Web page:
While the problem's causes might have remained obscure, its symptoms were everywhere in plain sight. Irresolvable budget crises settled in over the United States, Europe, and Japan simultaneously, attacking all three sides of the foundation to the developed world's post-WWII trilateral economic order. Nowhere in view was any prospect for the sustainable growth that would be needed for painless resolution. Policy-makers faced double-binds everywhere they looked as they battled fiscal imbalance and economic depression at the same time, with the longer-range threat of inflation never out of the picture. National politics became more bitter and dysfunctional than ever.
And this is where we stand at the present moment.
Investors have to understand that what we're in the midst of is no ordinary market cycle, if such a thing ever existed. This almost surely represents the beginning of a fundamental shift in the international monetary order. In trendy contemporary jargon, we are experiencing a paradigm shift, and there is nothing more dangerous at such a time than approaching the new paradigm with concepts tailored to the old one. With the relentless rise of China paralleling the relative decline of the United States, the reserve currency role of the U.S. dollar is an increasingly blatant anachronism. The apparent strength of the dollar at the present time is not real strength but rather a reflection of weakness elsewhere. Erstwhile hopes that the euro would somehow rise to help shoulder some of the reserve currency burden are out the window now as the euro struggles even for its very existence. No one seems to have much of an idea what comes next.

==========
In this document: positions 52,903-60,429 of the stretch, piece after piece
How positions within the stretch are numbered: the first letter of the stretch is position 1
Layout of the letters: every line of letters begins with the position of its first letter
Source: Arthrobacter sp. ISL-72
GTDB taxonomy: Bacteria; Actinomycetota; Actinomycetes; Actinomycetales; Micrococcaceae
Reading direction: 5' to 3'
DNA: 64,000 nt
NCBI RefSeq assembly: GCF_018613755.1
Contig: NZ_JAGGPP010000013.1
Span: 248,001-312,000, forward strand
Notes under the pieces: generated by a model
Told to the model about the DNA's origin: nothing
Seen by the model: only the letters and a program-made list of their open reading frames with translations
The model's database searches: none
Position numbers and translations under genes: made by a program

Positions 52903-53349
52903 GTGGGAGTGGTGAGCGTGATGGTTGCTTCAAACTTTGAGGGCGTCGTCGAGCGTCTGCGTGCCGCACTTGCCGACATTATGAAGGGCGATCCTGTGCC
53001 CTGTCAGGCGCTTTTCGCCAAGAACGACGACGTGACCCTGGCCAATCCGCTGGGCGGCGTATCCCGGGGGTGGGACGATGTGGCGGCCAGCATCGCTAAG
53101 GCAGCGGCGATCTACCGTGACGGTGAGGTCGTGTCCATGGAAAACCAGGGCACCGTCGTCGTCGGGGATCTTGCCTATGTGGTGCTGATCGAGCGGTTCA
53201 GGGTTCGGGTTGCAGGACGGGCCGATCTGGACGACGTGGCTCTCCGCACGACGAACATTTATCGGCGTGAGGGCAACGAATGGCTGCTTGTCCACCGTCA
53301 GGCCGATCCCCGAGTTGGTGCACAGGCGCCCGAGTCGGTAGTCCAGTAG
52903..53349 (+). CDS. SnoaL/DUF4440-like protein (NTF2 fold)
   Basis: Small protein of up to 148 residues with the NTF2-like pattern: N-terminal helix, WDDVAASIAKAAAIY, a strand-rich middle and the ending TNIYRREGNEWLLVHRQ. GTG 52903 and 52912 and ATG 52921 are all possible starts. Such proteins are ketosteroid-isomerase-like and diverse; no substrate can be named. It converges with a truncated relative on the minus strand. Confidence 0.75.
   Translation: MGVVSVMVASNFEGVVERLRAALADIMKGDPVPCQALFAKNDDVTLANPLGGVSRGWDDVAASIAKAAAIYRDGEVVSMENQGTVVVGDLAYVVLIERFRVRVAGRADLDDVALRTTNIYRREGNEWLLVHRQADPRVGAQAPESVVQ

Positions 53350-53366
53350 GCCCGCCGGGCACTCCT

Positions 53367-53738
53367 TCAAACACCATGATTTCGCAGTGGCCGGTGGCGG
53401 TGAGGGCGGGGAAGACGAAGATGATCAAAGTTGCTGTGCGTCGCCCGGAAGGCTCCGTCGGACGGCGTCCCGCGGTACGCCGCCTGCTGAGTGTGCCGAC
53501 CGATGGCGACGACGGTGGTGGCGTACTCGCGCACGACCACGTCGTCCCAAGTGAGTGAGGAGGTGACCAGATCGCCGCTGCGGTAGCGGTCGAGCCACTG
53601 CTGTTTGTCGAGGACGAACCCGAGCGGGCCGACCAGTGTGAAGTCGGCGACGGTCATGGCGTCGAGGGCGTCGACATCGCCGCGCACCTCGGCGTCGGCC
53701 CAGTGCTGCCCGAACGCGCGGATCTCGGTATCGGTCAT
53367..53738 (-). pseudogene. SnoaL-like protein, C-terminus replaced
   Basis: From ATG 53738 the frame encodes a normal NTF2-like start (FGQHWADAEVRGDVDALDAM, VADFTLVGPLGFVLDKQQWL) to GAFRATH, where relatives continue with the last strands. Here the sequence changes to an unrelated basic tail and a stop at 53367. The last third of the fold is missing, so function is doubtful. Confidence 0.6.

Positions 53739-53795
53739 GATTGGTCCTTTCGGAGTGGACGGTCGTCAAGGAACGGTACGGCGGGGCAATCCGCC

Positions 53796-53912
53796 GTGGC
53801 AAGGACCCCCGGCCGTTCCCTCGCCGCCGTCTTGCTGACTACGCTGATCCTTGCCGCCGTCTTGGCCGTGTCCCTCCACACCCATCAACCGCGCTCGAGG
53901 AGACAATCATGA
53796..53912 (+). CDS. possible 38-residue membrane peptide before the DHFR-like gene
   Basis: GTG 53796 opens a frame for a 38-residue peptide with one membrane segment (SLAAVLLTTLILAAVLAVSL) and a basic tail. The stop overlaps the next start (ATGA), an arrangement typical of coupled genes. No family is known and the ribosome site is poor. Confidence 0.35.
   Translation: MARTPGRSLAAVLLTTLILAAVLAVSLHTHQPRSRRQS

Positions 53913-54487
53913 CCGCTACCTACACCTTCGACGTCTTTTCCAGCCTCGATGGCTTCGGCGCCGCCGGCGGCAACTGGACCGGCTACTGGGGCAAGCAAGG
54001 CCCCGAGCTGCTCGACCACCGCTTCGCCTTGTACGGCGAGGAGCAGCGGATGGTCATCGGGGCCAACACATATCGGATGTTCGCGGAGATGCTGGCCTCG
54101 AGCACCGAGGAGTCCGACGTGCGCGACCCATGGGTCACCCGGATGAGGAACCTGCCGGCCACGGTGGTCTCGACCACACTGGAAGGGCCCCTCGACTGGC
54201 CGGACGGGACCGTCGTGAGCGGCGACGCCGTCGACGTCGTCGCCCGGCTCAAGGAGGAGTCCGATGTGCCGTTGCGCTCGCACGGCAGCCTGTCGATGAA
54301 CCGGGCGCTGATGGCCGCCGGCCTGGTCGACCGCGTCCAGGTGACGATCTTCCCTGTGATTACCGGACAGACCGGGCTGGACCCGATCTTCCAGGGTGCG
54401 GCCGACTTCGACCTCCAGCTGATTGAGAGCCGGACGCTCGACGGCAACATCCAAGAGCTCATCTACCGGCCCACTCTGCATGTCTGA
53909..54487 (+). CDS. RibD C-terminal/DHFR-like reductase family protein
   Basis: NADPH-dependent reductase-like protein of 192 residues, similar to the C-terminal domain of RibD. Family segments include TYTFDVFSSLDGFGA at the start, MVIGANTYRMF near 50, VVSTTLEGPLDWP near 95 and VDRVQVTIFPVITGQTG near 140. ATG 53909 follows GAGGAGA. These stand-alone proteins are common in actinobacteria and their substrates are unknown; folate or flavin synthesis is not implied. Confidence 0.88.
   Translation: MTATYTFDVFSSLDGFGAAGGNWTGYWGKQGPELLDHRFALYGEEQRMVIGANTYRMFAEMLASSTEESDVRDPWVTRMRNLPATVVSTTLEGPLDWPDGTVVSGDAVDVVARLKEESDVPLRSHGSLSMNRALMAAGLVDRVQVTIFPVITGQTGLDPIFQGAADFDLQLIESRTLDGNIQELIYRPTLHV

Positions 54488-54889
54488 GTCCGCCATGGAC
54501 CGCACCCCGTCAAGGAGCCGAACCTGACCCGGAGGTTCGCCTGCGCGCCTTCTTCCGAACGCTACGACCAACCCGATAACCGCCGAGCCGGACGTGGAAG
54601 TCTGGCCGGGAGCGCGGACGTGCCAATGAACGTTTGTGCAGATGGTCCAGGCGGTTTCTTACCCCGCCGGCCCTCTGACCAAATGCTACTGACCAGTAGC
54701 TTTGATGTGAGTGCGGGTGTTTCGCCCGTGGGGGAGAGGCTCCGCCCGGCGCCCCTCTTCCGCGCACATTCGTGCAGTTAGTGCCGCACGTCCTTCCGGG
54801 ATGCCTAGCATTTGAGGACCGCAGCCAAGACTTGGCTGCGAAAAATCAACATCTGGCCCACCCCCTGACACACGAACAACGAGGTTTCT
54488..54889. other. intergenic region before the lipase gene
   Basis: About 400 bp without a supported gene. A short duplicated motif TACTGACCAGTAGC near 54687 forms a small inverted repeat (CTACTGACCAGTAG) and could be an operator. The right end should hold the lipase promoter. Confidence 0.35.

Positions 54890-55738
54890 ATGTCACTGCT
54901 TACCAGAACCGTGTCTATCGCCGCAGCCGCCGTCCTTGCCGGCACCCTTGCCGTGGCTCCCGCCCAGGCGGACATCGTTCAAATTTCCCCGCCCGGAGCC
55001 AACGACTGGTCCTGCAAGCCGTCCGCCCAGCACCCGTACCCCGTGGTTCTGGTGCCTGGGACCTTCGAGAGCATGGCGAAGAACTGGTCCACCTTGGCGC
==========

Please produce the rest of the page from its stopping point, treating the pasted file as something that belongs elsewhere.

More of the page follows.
As investors, we don't have to grasp the mechanics of all this - few of us do. What we do have to understand is that predictable long-term investment returns require the kind of stable international monetary regime that we had in the past but that might be gone now from our foreseeable future.
And getting back to Jake Zamansky's article, traditional buy-and-hold investors may indeed, as he says, be "sitting ducks" at the moment. He is wrong, in my opinion, to blame this state of affairs on "high-frequency traders" and "nefarious dark pools", who are simply the conveyers of bad news and not the cause of it. But the thrust of his warning deserves attention.
Monetary instability during the next decade is likely to lead to an environment of serial recessions, possibly interspersed with bouts of virulent inflation as desperate central banks overdo monetary stimulus. Anything can happen in such an environment, and no investment is a sure bet for long. Traditional long-term investors generally lack the experience and instincts to become successful rapid-fire traders. To protect themselves, however, they will need to abandon many of their traditional tools and be prepared to act more rapidly in response to threats affecting their assets.